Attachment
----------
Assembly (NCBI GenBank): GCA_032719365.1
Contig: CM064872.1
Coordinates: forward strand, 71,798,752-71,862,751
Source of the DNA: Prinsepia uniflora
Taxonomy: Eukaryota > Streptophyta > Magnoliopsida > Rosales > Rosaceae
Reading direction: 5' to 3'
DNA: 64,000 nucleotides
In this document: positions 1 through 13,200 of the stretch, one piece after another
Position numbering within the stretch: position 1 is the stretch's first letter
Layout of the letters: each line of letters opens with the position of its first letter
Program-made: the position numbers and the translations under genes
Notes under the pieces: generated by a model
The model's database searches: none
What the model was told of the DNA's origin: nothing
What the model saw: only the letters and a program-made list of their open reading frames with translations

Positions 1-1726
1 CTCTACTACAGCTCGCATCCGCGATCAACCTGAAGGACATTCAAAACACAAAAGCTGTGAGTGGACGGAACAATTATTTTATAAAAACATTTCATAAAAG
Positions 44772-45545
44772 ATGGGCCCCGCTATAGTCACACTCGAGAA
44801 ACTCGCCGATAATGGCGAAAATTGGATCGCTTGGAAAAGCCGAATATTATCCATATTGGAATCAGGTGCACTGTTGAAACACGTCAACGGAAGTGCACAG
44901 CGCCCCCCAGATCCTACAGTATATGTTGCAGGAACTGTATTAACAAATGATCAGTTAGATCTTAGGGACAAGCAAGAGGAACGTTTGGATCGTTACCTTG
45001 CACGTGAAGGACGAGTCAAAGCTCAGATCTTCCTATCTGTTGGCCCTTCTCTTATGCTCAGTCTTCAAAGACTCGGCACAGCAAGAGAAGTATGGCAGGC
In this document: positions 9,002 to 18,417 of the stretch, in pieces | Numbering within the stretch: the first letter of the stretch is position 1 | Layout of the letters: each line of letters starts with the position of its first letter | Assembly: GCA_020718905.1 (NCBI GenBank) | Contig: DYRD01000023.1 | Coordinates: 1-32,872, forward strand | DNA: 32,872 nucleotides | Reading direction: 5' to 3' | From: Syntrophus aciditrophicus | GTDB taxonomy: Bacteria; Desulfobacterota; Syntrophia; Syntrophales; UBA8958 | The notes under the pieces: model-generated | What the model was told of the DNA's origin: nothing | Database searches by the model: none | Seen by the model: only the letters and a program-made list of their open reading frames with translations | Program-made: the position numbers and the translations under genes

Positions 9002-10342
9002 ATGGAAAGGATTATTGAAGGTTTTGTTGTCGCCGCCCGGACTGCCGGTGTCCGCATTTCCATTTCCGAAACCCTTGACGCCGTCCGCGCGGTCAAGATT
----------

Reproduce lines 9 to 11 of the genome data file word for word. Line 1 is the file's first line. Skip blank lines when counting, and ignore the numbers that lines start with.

Position numbering within the stretch: position 1 is the stretch's first letter
Layout of the letters: each line of letters opens with the position of its first letter
Program-made: the position numbers and the translations under genes